“On October 5, 2016, Auer messaged Silvester asking: “Seen any eagles?”
“6 more = 24 in 2 days,” Silvester replied.
“Gee that’s amazing, they just keep coming? I just wouldn’t have dreamed of those numbers. Bloody well done,” Auer replied a few days later.
In late October of 2016, Auer messaged Silvester saying he had picked up a “different chem to try”, later adding he had “looked up that poison and it is deadly to birds apparently so should work”.
At some stage, Auer told Silvester to refer to eagles within email communication as “foxes”, court documents show.
In January 2017, Silvester wrote to Auer: “3 more foxs [sic] = 52, crazy”.

The Magistrate was Simon Garnett. He seemed very progressive and fair and we were impressed by his concern over the impacts of such killings on indigenous culture.  

The charge sheet is attached below. John Auer refused to be interviewed it says, but pleaded guilty.

Auer was up on 10 charges; four were struck out and the rest were bundled into two.

There are still two outstanding charges to be heard under the Wildlife Act. They are Sections 43.1 and 54.1.

43 Hunting, taking or destroying protected wildlife

(1) A person must not hunt, take or destroy other protected wildlife.

Penalty: 50 penalty units or 6 months imprisonment or both the fine and imprisonment and an additional penalty of 5 penalty units for every head of wildlife in respect of which an offence has been committed.

54 Killing wildlife by poison

(1) Any person who kills, destroys, takes or injures wildlife by any bait impregnated with poison or any substance, whether liquid, solid, or gaseous, which is prescribed to be a poison for the purposes of this section or lays any such poison or substance with intent to kill, destroy, take, or injure wildlife shall be guilty of an offence against this Act.

Penalty: 100 penalty units or 6 months imprisonment or both the fine and imprisonment

His defense lawyer painted him as an upstanding community-minded citizen, successful business man, loving father and husband, cares for his sheep (grew cabbages and kale for his lambs and needed the insecticide to kill the grubs that ate the cabbages), owns a global agricultural seed business, travels overseas and interstate, employs many people and so on. We weren’t sure if these details were to attempt to lessen the seriousness of his actions.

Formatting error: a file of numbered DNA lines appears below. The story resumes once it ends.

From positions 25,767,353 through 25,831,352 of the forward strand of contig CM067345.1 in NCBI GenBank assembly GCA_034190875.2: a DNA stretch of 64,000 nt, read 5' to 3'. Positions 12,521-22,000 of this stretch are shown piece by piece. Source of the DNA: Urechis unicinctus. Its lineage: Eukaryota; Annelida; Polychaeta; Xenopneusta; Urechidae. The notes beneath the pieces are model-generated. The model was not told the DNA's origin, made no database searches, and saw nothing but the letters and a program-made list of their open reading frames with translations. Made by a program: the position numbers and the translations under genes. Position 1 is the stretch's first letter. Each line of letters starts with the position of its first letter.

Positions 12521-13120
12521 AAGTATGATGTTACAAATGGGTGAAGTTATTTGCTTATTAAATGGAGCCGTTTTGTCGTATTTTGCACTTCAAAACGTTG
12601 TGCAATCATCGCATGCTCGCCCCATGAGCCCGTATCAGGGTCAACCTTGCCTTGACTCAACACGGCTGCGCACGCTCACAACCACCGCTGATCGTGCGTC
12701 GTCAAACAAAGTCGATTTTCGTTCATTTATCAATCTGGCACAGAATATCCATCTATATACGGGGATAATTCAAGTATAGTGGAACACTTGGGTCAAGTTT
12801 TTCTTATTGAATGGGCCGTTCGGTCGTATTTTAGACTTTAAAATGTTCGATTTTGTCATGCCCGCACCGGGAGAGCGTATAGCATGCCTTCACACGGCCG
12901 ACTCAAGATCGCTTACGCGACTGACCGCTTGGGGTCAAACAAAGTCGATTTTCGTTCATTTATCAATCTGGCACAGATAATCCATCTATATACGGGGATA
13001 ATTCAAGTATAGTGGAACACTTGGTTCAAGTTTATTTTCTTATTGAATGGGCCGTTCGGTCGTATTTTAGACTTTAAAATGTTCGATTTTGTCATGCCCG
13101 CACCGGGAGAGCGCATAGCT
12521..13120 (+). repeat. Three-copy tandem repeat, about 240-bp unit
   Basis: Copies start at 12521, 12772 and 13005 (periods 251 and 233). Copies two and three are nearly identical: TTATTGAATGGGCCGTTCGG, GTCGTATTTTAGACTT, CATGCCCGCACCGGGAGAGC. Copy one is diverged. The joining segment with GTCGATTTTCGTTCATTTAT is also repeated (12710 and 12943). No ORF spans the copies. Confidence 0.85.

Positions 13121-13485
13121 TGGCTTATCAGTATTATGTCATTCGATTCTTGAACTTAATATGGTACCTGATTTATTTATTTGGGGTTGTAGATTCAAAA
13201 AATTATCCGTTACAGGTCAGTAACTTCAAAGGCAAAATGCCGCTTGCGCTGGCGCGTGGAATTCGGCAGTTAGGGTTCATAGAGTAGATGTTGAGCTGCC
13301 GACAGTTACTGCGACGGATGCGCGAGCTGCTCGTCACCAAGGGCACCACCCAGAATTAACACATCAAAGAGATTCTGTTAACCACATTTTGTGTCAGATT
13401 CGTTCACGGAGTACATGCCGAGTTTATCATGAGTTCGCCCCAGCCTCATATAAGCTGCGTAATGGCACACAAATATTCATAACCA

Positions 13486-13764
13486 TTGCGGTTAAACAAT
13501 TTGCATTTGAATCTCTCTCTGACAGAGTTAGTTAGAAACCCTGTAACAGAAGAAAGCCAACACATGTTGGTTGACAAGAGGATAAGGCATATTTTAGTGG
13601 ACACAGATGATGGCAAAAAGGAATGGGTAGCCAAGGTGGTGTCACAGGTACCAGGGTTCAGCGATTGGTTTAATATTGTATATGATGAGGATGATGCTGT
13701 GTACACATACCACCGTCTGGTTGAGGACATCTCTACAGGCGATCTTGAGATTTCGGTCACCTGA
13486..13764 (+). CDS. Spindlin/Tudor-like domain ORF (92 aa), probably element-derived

The prosecution, Department of Jobs, Precincts and Regions (DJPR) mentioned the impact such killing has had on local indigenous people too. The magistrate asked for those statements. They were also read out and were quite powerful.

On charges 1 and 3, Magistrate Garnett gave a 12 month good behaviour bond PLUS a $25,000 fine to go to the court which will then distribute to appropriate wildlife groups through Gippsland, plus costs of $3870.

On charges 5,6,7,9, John Auer was ordered to complete 100 hours community work.

There is also a conviction recorded.

None of this will look good for someone running a global agricultural business to have been charged with illegal use of restricted chemicals and very poor handling of poisons.  

This PDF file is the charge sheet which was read out in court.

4 Replies to “Eagle slaughter – update”

  1. What grossly inadequate ahem penalties for such simply atrocious and premeditated crimes against the Environment and our majestic Wedgies.
    I’m totally disgusted by this so called result.
    Sure hope that there’s an appeal.
    Guessing it’s all about connections, connections…

    Reply

    1. Linda, this case was only to deal with John Auer’s (pron hour’s) mis-use of ag chemicals under the Ag Act. The case against killing protected birds under the Wildlife Act is still to be heard we hope.

      Reply

  2. The magnificent Wedge tail will take years, if ever to recover from this shocking egregiously cruel crime!
    This farmer must be charged under the Wildlife Act and the prosecution should call for the maximum sentence applicable.
    Until Australia’s precious wildlife is elevated to the status and respect they deserve, these hideous acts perpetrated by evil men will continue!

    Reply

  3. Where out thy John..

    Reply